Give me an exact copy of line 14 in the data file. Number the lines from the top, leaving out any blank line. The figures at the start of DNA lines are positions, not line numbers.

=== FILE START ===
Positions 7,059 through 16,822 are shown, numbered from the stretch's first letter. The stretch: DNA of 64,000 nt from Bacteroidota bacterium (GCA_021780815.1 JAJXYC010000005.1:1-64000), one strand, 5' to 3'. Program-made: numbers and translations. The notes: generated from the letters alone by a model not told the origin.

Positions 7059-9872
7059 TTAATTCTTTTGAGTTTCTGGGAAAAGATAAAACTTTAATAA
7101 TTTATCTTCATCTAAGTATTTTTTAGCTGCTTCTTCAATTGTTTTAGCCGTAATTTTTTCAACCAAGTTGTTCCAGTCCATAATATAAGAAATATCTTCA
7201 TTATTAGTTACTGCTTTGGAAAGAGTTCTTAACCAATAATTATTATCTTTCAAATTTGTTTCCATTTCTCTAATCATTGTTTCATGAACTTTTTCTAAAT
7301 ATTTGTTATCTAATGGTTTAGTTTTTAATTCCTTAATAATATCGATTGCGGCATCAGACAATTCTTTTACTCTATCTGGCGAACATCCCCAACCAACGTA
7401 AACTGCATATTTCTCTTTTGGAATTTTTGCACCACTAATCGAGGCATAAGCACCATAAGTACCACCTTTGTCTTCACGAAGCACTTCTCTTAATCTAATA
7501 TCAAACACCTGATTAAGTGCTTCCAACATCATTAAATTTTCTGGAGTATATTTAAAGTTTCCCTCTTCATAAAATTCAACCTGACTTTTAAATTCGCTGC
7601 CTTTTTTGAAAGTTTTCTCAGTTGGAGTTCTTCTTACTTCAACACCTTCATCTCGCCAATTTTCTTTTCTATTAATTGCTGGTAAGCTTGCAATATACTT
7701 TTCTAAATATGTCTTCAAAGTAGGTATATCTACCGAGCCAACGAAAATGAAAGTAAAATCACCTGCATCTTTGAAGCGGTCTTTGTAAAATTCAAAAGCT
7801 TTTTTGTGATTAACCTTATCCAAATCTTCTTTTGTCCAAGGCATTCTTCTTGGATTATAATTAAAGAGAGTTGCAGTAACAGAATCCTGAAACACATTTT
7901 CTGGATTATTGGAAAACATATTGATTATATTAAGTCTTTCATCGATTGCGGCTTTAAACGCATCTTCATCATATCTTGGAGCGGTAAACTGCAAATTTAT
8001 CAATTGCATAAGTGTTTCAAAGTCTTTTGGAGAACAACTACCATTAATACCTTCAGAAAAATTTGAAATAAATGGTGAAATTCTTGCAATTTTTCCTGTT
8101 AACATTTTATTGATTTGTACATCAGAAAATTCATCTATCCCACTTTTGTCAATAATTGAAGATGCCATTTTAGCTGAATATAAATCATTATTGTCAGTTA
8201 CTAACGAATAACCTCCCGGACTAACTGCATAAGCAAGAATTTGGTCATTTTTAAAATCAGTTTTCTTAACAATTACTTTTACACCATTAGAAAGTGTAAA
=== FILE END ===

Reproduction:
8101 AACATTTTATTGATTTGTACATCAGAAAATTCATCTATCCCACTTTTGTCAATAATTGAAGATGCCATTTTAGCTGAATATAAATCATTATTGTCAGTTA